I hate wasting food, and I try to avoid it at all costs, especially since North America is a big culprit for food waste. According to the NRDC there has been a 50% rise in food waste since the 70s, with Americans throwing out 40% of their food supply – now that includes restaurants and grocery stores and every single person in America, which can make the task of cutting down food waste a bit daunting. Luckily, everyone can do a little something to make a big difference when it comes to food waste, and here are 10 tips to help you out:
- Track what you throw away: First things first, (I’m the realest) in order to see what you end up throwing away or any wasteful habits you may have developed, write down everything you throw away for a few weeks, see if you notice any habits, or any foods that you frequently end up tossing.
- Plan ahead: make a meal plan for a few days in advance and be sure to use a grocery list when your shop, which will help reduce impulse buys.
- Buy only what you need: bulk sections are great for this, buying in bulk usually refers to buying a lot, but I have often times grabbed maybe a ¼ cup of pecans, or the tiniest amount of cranberries – just enough for whatever I’m making. This also means buying less, more often. I have my pantry stocked on big grocery trips but I’ll often run out to the store a couple times a week for anything perishable like fruit and vegetables.
- FIFO: which stands for first in, first out, a system used by most restaurants and grocery stores. Basically, when you restock your fridge of pantry bring everything old to the front, and put the new stuff at the back so you are more likely to use up the old stuff first.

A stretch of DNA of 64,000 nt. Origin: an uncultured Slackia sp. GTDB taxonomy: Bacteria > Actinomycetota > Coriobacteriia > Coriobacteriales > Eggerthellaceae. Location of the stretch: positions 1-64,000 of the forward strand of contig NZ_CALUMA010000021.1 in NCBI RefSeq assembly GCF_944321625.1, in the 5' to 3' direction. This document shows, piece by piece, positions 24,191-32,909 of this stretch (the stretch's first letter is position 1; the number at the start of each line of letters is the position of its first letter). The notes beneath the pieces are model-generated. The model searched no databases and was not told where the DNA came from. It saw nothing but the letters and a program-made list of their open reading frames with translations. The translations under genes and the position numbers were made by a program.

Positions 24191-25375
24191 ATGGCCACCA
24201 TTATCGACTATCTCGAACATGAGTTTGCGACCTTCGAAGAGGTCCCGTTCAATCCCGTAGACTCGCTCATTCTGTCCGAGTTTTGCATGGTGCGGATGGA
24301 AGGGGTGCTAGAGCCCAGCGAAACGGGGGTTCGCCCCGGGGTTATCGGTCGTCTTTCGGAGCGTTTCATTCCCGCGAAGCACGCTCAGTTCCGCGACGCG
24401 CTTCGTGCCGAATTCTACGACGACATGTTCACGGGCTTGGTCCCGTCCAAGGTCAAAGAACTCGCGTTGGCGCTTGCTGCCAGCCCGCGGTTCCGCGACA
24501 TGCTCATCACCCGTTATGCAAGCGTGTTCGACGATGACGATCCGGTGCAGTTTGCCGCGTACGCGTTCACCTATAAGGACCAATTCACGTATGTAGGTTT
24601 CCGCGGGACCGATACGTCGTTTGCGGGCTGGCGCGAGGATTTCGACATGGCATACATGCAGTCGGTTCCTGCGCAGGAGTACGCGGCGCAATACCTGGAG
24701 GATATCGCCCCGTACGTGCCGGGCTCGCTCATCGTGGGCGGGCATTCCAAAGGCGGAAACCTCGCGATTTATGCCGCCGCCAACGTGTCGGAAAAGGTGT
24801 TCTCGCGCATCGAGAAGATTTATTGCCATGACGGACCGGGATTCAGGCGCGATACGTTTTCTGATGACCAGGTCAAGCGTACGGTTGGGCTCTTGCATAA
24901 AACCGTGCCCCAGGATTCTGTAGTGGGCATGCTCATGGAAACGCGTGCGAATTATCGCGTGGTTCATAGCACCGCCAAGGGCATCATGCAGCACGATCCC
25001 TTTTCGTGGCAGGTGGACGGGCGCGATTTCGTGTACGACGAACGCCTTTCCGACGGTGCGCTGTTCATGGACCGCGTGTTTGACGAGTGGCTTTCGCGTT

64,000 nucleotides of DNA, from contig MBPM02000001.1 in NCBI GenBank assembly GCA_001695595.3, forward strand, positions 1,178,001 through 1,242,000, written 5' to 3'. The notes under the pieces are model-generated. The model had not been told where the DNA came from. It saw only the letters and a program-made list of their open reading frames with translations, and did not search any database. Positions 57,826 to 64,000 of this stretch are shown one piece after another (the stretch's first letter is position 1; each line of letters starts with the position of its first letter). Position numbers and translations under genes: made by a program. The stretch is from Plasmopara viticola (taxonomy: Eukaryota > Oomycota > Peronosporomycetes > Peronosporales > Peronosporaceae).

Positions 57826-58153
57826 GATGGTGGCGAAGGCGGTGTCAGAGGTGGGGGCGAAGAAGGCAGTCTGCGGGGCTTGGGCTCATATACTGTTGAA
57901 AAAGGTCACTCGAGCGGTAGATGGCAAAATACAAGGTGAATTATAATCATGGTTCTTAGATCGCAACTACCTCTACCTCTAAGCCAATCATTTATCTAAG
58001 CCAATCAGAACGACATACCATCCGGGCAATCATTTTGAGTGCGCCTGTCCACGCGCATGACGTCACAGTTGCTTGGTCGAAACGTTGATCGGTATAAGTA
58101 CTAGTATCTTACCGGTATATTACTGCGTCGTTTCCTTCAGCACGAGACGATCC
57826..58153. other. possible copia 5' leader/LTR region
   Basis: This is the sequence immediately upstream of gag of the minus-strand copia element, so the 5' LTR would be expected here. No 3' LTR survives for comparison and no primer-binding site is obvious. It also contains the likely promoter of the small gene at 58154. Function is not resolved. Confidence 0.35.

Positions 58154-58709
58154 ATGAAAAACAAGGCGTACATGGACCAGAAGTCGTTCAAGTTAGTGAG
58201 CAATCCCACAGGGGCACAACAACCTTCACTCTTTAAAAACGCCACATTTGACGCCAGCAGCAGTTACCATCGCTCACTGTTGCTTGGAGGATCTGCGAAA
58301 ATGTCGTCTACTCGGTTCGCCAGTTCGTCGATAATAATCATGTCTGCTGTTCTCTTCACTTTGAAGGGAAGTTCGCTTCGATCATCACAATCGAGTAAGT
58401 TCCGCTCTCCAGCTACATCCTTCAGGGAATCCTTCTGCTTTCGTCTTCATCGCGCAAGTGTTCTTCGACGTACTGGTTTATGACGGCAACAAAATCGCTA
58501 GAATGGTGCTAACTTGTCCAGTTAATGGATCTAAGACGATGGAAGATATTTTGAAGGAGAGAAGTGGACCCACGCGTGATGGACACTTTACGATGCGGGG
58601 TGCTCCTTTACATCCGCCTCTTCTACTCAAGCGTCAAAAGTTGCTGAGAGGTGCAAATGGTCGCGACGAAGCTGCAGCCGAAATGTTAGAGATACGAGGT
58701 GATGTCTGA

- Store food properly: airtight containers to keep crackers fresh, storing fresh herbs with a bit of water, refrigerate what needs to be refrigerated – foods will usually be labeled with proper storing directions, but when in doubt Google it.
- Freeze: Pizza, veggies, pies, baked goods, sauces, stews, soups – you can freeze almost anything, so if you think something may go bad before you get a chance to eat it just freeze it, you can always defrost it later.
7. Make an “eat this soon” list: put it on the fridge in plain view, maybe next to your grocery list so you know what not to buy. This will remind you of food you may have forgotten that you had – I refuse to believe I’m the only one who finds leftovers weeks later behind a bunch of condiment bottles.
8. Keep your perishables in view: if the list system doesn’t work, then you will definitely remember that you have to eat those berries if they are right in your face when you open the fridge.
9. Scrounge night: or at least, that’s what we called it in my house when I was growing up. Basically, you should dedicate a meal to using up leftovers and cleaning out your fridge. If you’ve read any of my recipe posts, you’ll see that I will oftentimes repurpose my leftovers into a specific meal
or type of muffin. I usually just throw stuff together and make up my own recipe, but for those who are less adventurous or need a recipe, just type in some keywords into foodgawker and see what recipes pop up.
10. Take smaller portions – at home, dish out less and go back for seconds. When eating out, share or split dishes, and don’t be afraid to doggy bag.
Hopefully these tips will help you cut down on food waste, and if you want to watch a really awesome documentary about a couple taking it to extremes to avoid food waste, check out Just Eat It
, which played at HotDocs this past April.
Sources: (other than my brilliant mind)